However, over the weekend I was witness to two leadership efforts that truly caught my attention. We had a work crew arrive at our house on Friday to do some preventive maintenance on our trees. We've used this guy almost annually for the last couple of years because we have 3 trees in our 1/8 acre that are all over 25 years old and we would like to keep them. He's educated at the State University of New York, Environmental Science and Forestry (ESF) Campus, which happens to be on the Syracuse University Campus (btw, GO ORANGE, FINAL FOUR BABY!). From the time my wife and I have known him, he's kept largely the same crew of workers
Now, in Houston this is an accomplishment. The crew tends to be Latin American heritage workers, however crews tend to be very "flexible" in their work arrangements and will jump teams almost at the drop of a hat (I almost said "drop of a sombrero," but thought it would be too much). The main climber remembered our house and went straight to work. His assistant mostly stayed on the ground and cleaned-up, sharpened tools, and played "gopher." Our ESF friend left the crew to do their work while he went to check on another job.
Around lunch he came back and delivered lunch to his crew. He then spent a few minutes making sure we (my wife and I) were happy with the work. That's the two part leadership lesson. He cared enough for his crew to get them lunch and water (out of his own pocket) and then he took time to make sure the customer was happy with the work being done. He even answered questions regarding some work I am considering doing myself, rather than hiring him for it.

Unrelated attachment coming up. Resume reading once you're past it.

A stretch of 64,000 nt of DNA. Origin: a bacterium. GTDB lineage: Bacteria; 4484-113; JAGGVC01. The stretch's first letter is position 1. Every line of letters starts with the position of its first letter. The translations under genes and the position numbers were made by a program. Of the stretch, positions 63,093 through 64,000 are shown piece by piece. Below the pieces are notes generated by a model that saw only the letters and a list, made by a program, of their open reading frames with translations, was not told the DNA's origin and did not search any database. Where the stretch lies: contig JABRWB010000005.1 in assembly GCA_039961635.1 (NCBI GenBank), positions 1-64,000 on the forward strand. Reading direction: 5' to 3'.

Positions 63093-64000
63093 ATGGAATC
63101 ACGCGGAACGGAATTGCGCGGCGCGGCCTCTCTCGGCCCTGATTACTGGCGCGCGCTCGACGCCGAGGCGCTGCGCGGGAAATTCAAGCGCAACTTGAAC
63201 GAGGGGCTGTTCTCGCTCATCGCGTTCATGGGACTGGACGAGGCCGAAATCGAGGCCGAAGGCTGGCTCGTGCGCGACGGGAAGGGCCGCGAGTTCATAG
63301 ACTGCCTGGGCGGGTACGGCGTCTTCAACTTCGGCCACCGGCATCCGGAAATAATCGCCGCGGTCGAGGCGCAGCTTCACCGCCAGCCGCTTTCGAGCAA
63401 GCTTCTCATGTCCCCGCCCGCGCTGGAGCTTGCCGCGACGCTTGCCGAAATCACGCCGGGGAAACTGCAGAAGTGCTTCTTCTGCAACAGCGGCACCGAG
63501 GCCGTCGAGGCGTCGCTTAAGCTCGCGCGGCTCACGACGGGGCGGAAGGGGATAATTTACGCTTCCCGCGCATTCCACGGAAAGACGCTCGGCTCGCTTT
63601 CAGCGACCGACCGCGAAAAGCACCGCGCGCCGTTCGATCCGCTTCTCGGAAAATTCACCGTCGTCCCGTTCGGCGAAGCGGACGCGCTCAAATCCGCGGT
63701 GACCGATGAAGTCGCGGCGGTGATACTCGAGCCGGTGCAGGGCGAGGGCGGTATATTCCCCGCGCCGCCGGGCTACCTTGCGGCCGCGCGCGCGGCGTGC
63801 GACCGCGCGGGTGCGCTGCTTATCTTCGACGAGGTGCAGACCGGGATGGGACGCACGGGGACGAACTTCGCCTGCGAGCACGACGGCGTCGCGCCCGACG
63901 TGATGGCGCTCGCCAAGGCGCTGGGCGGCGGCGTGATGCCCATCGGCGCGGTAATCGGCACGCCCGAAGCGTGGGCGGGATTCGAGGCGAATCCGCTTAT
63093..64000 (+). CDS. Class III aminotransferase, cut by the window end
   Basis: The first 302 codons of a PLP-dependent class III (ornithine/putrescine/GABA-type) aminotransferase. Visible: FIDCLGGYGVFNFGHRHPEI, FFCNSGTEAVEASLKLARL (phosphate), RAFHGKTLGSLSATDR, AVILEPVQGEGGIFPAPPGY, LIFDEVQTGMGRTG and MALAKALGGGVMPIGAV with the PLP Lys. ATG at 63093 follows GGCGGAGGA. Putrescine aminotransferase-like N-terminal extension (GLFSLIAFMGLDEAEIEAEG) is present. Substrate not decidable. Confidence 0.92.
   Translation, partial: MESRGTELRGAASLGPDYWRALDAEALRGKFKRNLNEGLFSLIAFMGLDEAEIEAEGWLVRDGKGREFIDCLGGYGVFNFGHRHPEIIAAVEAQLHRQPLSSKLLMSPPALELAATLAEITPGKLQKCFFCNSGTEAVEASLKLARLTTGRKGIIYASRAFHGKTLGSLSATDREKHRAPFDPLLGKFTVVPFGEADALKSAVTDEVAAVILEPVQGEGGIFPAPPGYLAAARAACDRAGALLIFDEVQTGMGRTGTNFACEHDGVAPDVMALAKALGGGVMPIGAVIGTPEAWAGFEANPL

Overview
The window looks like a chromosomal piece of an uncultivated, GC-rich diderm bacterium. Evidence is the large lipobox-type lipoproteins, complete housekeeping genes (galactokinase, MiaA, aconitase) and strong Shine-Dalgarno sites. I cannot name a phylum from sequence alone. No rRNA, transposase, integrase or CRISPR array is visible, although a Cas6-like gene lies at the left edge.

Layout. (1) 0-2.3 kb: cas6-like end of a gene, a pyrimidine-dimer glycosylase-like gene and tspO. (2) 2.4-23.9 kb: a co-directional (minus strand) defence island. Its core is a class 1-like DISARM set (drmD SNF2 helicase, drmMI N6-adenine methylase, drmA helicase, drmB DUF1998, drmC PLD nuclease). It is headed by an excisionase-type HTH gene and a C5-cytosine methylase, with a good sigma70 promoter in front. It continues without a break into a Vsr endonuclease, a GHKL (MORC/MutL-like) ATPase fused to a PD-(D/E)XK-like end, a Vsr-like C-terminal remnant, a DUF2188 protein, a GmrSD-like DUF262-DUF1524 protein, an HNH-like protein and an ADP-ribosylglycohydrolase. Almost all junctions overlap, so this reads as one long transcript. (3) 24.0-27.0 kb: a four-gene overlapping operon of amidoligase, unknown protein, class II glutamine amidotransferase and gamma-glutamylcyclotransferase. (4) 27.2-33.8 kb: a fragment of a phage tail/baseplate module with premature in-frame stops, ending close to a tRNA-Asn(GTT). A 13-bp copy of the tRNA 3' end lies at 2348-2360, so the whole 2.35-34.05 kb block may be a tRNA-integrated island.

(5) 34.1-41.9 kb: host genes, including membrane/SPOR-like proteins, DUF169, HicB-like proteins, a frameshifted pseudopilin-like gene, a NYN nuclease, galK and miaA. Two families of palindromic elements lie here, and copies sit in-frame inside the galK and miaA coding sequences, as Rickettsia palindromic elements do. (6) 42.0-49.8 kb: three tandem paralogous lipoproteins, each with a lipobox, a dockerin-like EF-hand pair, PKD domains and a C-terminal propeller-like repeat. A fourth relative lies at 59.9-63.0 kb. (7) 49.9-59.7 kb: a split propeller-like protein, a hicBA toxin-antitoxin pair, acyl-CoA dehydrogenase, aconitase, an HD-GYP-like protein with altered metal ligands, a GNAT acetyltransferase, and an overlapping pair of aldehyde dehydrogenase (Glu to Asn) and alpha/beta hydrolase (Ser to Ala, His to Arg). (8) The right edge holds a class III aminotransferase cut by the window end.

The crew followed his directions without complaint and I am sure next year his main climber will remember our house again. But why do they stay with him when there are hundreds of landscape and tree service companies in Houston.
Well, I am sure that the boss pays well, but that's only part. He related to his crew and took care of them. He gave instructions in Spanish. He drove them to the site in his truck. He provided the tools, fuel, food, and water for the day. This means he minimized the out of pocket cost for his crew and ensured that they had what was needed to get through the day. I'm pretty sure that most of his crew wouldn't want to leave.
Believe it or not, this is part of COMMAND. It isn't about telling people what to do, it also means being responsible for your people. So the lesson here is to ask what can you do to relate to your team? Have you talked with them to ensure they have what they need for the day? Do you related to your team in their own "language" (tech, programming, engineering, fabrication, Spanish)? Do you make them feel valued through your own actions (buying lunch ocassionally, covering a training event)? These are, overall, small things that can make a team stay together longer, even if there is the prospect for more money. As many studies continue to show, money isn't everything.
|Image courtesy of Ambro at FreeDigitalPhotos.net|